Higher Biologic Drug Survival in JIA With Younger Age at Treatment Initiation

Extracting liquid from a medical vial with a syringe
Extracting liquid from a medical vial with a syringe
Rates of biologic drug survival and suspension by remission were both higher in those who initiated biologic treatment at

In adult patients with juvenile idiopathic arthritis (JIA), rates of biologic drug survival and suspension by remission were both higher in those who initiated biologic treatment at <16 years, according to findings published in Arthritis Research & Therapy. Although serious adverse events occurred at similar rates in both adult and pediatric biologic-treated patients, the incidence rates for infections were significantly higher in those <16 years.

There have been few studies examining the JIA population relating to biologic drug survival, discontinuation, and overall safety, particularly during the transition from childhood to adulthood. Investigators sought to address this knowledge gap in an observational study.

The Spanish Registry for Adverse Events of Biological Therapy in Rheumatic Diseases (BIOBADASER) is a prospective, multicenter tracking study of patients with rheumatic diseases receiving biologic therapies with a focus on long-term safety. Researchers considered all adults with a JIA diagnosis made between February 2000 and December 2015. Outcomes of interest included drug survival or discontinuation for any reason, and incidence rates per 1000 patient-years for adverse events.

The BIOBADASER review examined medical records of 469 patients (mean age, 34.5 years; 53.9% men; mean age at diagnosis, 9.4 years; mean age at biologic initiation, 23.9 years; mean biologic treatment duration, 9.6 years). Between 2000 and 2014, there was a linear increase in the rate of pediatric biologic use to treat JIA, rising from 24% to 65%.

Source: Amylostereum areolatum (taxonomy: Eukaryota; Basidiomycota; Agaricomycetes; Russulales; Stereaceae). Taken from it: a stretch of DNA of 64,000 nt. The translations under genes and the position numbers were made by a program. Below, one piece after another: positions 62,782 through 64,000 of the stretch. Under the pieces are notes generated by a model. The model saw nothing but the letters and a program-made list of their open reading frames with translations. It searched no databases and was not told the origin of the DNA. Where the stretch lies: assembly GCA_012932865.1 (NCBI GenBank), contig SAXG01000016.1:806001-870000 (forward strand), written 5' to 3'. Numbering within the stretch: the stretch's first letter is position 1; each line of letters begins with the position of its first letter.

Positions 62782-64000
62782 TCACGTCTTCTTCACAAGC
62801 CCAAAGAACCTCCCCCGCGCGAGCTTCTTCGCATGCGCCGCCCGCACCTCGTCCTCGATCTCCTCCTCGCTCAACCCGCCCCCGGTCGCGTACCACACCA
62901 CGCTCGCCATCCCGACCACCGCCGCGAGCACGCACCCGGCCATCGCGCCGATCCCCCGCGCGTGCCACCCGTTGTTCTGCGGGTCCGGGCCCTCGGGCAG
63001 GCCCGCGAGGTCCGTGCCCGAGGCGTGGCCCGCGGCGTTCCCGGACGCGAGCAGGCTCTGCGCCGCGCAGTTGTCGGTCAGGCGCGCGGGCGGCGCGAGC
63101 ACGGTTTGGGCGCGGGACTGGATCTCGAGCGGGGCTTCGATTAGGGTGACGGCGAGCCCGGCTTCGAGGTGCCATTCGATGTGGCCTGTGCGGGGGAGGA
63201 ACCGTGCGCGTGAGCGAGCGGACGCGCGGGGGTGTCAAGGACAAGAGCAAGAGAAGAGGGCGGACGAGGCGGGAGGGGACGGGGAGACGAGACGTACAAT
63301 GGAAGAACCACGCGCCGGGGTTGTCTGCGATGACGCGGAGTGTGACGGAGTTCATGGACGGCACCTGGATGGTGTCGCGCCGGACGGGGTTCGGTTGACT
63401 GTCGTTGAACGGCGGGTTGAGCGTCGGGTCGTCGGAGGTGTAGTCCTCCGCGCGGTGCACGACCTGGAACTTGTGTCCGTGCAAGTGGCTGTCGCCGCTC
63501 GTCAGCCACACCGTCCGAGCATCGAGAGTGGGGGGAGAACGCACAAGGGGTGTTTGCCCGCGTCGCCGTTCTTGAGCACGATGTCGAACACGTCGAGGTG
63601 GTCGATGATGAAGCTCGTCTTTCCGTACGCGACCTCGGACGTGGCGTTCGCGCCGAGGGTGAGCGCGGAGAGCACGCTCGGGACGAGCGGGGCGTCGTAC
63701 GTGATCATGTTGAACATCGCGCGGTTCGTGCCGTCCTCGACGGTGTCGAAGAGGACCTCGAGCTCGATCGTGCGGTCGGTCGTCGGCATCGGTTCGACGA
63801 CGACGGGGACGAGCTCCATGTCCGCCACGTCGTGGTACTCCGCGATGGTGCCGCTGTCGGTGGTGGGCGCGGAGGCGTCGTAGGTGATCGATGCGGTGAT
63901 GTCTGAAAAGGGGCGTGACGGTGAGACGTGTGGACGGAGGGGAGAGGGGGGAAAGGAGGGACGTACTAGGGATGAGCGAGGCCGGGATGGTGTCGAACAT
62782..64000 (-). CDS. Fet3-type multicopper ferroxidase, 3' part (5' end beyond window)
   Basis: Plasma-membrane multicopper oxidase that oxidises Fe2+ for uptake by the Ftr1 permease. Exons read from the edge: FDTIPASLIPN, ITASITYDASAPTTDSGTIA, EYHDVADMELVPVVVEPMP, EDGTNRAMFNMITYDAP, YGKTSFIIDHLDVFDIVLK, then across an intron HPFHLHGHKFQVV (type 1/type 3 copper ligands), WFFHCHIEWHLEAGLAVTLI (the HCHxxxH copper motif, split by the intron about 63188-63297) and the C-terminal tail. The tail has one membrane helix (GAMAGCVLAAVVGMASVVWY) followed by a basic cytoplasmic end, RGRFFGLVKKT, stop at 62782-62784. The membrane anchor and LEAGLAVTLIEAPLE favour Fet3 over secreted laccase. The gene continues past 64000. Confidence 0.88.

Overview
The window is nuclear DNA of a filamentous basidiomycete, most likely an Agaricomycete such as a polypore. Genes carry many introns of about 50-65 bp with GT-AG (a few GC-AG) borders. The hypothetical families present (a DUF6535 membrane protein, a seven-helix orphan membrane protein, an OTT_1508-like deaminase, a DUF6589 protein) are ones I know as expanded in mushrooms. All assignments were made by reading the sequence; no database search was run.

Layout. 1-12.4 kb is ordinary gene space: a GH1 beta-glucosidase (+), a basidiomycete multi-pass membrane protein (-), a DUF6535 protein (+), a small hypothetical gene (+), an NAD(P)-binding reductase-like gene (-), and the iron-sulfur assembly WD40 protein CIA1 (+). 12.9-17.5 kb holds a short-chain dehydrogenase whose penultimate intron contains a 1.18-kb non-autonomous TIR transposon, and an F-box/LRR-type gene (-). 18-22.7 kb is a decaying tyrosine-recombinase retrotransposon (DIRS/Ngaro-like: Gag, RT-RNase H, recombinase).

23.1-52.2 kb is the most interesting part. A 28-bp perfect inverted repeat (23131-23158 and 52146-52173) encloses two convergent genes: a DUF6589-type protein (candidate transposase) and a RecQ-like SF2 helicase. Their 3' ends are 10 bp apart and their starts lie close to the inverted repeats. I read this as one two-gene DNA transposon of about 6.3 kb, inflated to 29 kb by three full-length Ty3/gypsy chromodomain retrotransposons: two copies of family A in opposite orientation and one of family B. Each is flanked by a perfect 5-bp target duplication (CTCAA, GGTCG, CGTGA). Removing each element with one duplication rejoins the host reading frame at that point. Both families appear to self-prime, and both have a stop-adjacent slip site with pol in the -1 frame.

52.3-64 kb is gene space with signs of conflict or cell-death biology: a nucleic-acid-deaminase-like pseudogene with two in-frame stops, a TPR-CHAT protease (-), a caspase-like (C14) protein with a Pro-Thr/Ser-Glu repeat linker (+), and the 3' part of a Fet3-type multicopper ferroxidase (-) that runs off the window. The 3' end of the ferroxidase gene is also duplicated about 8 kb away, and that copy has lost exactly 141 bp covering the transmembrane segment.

When comparing biologic use in participants who were <16 years at initiation vs those ≥16 years, the most prescribed compounds were etanercept (59.1%) and infliximab (40.4%), respectively. The leading reasons for suspension of treatment in these groups were inefficacy (37.1% and 37.4%, respectively) and adverse event occurrence (28.6% and 28.0%, respectively). Discontinuation because of remission was significantly higher in those who had begun biologic therapy before age 16 vs those who started the medications at or after 16 years of age (25.7% vs 7.9%; P <.0001).

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The total incidence rate for serious adverse events among all patients was 41.4 per 1000 patient-years and was similar when comparing participants <16 years (35.7 per 1000 patient-years) with those ≥16 years (43.2 per 1,000 patient-years). However, infections occurred significantly more often in the younger group compared with the older group (253.2 vs 136.0 per 1000 patient-years; P <.001).

Study strengths included the use of a registry that permitted safety analysis of a large sample of typical patients with JIA. Study limitations included the BIOBADASER study not being focused specifically on JIA, use of a different classification system than that normally used in this population, and a lack of individual drug comparisons.

“The prospective records of these adult patients with JIA treated with biologic therapy can contribute to improving knowledge about the behavior of this disease in adulthood,” the authors noted.

Please see original article for funding information.

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Baute JJB, Sanchez-Piedra C, Ruiz-Montesinos D, et al. Persistence and adverse events of biological treatment in adult patients with juvenile idiopathic arthritis: results from BIOBADASERArthritis Res Ther. 2018;20(1):1-9.